So no, as a Hab fan, I wouldn't trade Pacioretty for Neal. Can understand Pens fans not wanting to deal Neal for Pacioretty, since he has established nice chemistry with Malkin, but Malkin was already great without Neal and would continue being great if Neal left.


Last edited by Psycho Papa Joe: 02-19-2013 at 07:54 AM.
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Old
02-19-2013, 07:55 AM
  #58
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Originally Posted by Honour Over Glory View Post
Pacioretty was also a 1st round pick, Neal was a 2nd round pick. Comparing a 1st to a 2nd is pretty good praise I guess.
In fairness to Neal, it's not really that big a difference between the #22 in a mediocre draft and the #33 in a good draft.


Last edited by Psycho Papa Joe: 02-19-2013 at 08:06 AM.
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Old
02-19-2013, 08:05 AM
  #59
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Neal's best attribute: he creeps to the open ice about 25-20 feet or less from the goal. There he waits...gets the puck and fires it in a split second with blistering speed. Almost always on net, and if open, almost always past the goaltender.





But no, the Penguins will never trade him.

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02-19-2013, 08:59 AM
  #60
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Originally Posted by trdjn18 View Post
i still have yet to understand why people call the real deal a power forward... yes, he's big, and he uses his body, but wouldn't a sniper probably be a better classification? I mean, unless you've never watched him play...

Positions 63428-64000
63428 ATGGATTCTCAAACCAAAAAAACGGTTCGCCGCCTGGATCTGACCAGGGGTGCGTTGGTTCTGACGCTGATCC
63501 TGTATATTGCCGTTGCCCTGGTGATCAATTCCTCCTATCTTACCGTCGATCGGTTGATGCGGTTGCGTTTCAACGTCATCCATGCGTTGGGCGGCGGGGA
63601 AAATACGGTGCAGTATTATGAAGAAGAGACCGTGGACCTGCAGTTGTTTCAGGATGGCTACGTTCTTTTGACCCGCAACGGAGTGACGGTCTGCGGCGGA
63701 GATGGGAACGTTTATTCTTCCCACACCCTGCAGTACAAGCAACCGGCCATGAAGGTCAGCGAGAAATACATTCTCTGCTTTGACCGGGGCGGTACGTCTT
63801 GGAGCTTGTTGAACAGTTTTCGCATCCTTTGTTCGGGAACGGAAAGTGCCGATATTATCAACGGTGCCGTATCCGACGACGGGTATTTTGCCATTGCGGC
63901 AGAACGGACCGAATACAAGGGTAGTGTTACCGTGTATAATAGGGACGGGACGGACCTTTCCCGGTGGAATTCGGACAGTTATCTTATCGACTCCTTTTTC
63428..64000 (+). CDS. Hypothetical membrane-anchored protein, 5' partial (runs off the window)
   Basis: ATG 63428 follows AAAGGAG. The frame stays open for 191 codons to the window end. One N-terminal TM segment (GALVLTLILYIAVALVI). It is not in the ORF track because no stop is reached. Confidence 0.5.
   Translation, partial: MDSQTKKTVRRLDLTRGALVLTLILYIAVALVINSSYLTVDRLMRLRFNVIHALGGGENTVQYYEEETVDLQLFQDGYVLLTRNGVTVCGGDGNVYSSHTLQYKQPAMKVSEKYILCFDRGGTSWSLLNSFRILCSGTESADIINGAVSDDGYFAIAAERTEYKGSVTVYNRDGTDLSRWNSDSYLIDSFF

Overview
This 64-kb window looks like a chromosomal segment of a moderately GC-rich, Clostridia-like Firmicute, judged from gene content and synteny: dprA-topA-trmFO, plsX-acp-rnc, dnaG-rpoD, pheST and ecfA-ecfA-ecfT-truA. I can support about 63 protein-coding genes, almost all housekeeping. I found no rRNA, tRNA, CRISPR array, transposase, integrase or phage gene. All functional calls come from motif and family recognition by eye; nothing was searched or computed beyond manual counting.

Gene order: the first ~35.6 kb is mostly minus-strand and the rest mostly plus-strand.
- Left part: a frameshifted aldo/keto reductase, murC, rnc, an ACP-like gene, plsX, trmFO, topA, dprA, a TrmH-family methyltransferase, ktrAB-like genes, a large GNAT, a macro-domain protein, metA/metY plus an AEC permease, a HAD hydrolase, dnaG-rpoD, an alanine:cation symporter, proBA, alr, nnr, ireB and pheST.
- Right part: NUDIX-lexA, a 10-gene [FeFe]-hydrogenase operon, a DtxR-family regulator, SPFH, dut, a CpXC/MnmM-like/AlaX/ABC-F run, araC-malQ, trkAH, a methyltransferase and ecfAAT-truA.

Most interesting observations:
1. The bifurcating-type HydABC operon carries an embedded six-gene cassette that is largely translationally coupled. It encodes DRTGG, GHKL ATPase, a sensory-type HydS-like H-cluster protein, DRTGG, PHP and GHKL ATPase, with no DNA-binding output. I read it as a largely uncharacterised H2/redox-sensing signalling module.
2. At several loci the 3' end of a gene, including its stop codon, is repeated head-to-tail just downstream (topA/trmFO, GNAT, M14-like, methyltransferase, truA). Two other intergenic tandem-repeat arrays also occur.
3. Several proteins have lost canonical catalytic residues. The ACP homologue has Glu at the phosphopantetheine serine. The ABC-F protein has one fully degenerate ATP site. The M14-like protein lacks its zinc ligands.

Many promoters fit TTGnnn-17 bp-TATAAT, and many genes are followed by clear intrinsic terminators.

Because it rhymes with his name

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02-19-2013, 09:09 AM
  #61
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i still have yet to understand why people call the real deal a power forward... yes, he's big, and he uses his body, but wouldn't a sniper probably be a better classification? I mean, unless you've never watched him play...
In Dallas, he was more of a power forward. He would score most of his goals from in close and around the net. Would also block the goaltender's vision.

In Pittsburgh, he doesn't have to do that. He was switched to RW. Settles into open ice and gets fed by Malkin around the 20 foot range for wristers and one-timers.

At one point he was a PF. Now, because of circumstances, he is most definitely a sniper.

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02-20-2013, 12:59 AM
  #62
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Originally Posted by Honour Over Glory View Post
With the Penguins, people like to give all the credit to Malkin & Crosby, which I guess wouldn't be that wrong most of the time, but in regards to Neal, it's so off base if people think he's a product of Malkin.

Those people likely saw a game or two and based their entire opinion about him off that.
People said the same thing about Loui Eriksson when Richards was a Star. Good players are good players; the better ones find a way to keep scoring regardless of personal circumstances.

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02-20-2013, 01:16 AM
  #63
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Quote: